Is it possible to be a free agent? Can we really act or choose completely independently, without any sense of obligation or influence? Growing up we are exposed to the influences, both implicit and explicit, of our family, our society, our education, the media, and the world around us. It’s not necessarily a bad thing, but we are the sum of a complex mix of inherent tendencies, experience and influence. Even when we think we are making an independent decision, there’s a whole lot of previous experience and influence that unconsciously guides us in the way that we think and act.    

The most tragic part of Isabel’s story though is not only her stubbornness in believing she must accept her fate but that she cannot bring herself to admit she made a mistake.

“I don’t know whether I am too proud. But I can’t publish my mistake. I don’t think that’s decent. I would much rather die.”

Does Isabel remain trapped in a miserable marriage or does she reclaim her independence and liberty?




International Year of Plant Health


Image by Hans Braxmeier – Pixabay

Over the last 60 years the UN has highlighted a range of issues for international attention, beginning with World Refugee Year in 1969/1960. Since then we have had International Years for issues such as  Human Rights (1968), the welfare of Children (1979), Peace (1986) and the Eradication of Poverty (1996).  For some of these issues, such as peace and poverty, we clearly have a lot more work to do. The purpose of the International Years, though, has been more about highlighting, promoting and developing awareness about these issues rather than actually achieving a solution – that is a never-ending work in progress.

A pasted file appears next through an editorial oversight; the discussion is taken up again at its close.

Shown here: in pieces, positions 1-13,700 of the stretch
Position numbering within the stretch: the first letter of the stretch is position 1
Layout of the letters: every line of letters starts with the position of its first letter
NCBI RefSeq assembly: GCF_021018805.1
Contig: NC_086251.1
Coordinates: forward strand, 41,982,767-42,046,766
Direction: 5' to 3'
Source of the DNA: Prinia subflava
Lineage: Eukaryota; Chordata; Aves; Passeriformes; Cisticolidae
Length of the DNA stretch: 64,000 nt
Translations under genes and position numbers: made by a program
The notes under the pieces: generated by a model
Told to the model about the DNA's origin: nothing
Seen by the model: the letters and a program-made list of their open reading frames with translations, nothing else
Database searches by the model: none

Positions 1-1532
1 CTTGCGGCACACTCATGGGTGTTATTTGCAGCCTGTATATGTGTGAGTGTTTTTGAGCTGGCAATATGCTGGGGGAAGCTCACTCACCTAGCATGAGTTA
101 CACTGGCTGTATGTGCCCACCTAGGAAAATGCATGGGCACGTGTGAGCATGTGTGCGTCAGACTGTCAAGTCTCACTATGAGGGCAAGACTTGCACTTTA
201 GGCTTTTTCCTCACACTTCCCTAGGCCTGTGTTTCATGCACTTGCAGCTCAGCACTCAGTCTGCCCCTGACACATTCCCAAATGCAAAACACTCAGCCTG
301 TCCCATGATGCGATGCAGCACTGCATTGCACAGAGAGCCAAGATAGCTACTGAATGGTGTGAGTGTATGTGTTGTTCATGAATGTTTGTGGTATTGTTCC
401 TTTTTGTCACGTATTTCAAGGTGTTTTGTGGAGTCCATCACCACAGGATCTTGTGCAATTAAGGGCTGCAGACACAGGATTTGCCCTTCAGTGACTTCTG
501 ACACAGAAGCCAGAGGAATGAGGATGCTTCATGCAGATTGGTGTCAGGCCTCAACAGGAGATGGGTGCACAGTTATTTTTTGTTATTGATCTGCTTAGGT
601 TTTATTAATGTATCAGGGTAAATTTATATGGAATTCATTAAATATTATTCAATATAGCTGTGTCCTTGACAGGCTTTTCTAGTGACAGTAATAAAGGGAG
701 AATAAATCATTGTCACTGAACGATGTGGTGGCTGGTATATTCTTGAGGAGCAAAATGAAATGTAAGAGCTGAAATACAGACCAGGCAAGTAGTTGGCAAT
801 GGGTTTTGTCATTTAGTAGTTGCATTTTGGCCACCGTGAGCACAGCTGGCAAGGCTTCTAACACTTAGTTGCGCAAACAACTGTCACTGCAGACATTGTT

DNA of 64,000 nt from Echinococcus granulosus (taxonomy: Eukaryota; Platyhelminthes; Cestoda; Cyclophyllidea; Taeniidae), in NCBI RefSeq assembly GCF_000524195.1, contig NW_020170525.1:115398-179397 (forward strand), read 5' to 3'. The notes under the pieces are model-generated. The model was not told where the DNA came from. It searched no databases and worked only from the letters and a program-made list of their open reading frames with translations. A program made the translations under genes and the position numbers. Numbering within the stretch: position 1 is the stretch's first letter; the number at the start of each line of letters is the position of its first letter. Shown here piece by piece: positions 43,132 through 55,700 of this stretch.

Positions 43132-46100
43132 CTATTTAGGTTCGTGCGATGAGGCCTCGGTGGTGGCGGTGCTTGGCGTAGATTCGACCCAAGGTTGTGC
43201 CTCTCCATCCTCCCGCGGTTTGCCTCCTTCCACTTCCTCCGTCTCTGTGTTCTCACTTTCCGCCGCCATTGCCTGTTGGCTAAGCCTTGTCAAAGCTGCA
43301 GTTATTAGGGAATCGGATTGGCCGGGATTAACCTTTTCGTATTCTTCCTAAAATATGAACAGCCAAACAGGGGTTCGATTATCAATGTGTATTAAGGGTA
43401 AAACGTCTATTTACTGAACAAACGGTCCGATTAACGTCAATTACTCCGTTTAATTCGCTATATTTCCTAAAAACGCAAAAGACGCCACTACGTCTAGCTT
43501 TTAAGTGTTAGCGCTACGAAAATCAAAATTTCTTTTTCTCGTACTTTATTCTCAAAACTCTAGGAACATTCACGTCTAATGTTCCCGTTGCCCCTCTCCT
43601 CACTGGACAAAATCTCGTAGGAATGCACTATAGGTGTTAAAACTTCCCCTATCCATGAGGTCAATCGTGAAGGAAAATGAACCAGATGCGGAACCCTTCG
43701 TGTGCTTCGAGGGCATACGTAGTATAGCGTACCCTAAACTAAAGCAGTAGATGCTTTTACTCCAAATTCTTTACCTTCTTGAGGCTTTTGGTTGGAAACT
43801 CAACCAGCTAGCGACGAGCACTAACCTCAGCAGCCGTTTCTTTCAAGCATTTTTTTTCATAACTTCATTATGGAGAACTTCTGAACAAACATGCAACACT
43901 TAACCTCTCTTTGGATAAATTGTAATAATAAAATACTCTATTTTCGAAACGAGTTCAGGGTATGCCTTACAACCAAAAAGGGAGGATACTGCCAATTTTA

As a keen gardener and nature lover I was intrigued to discover that 2020 is the IYPH_Web_Button_Vertical_210x210px_ENInternational Year of Plant Health. Gardeners and farmers know that there are a lot of factors that can affect a plant’s health, from pests and diseases to soil health and weather conditions. It can be quite frustrating to discover fruit fly in your tomatoes or black spot on your roses, but globally, pests and diseases can have a far more serious impact on people’s health and well-being.

The UN sees the International Year of Plant Health as a

once in a lifetime opportunity to raise global awareness on how protecting plant health can help end hunger, reduce poverty, protect the environment, and boost economic development.”

As such, the main focus will be on the strategies and practices that “control and prevent pests, weeds and disease causing organisms” from spreading into other areas, and on the role that human activity, such as international trade, has in the spread of pests and diseases in the first place.

Plant Health in Our Own Backyard

It might seem that there is little we can do about plant health and the spread of pests and diseases globally, but plant health is a local problem too. Our natural environment has already been severely impacted by the introduction of rabbits, foxes and cane toads, as well as numerous plant species that now grow wild. Add to that a severe drought and the current bushfires, it leaves an environment under great stress. The ground is bone dry. Trees are dying. Water sources have dried up.

Our recent move has provided an opportunity to establish a garden and care for the exisiting flora. Our new place, affectionately called The Last Stop, has plenty of open space and some native wildlife. We have a pair of resident blue wrens, who have been very curious about the new humans that have moved in. I have encountered a lizard enjoying the morning sun and a kangaroo taking advantage of a shady tree. And there is plenty of other birdlife too. 

Version 2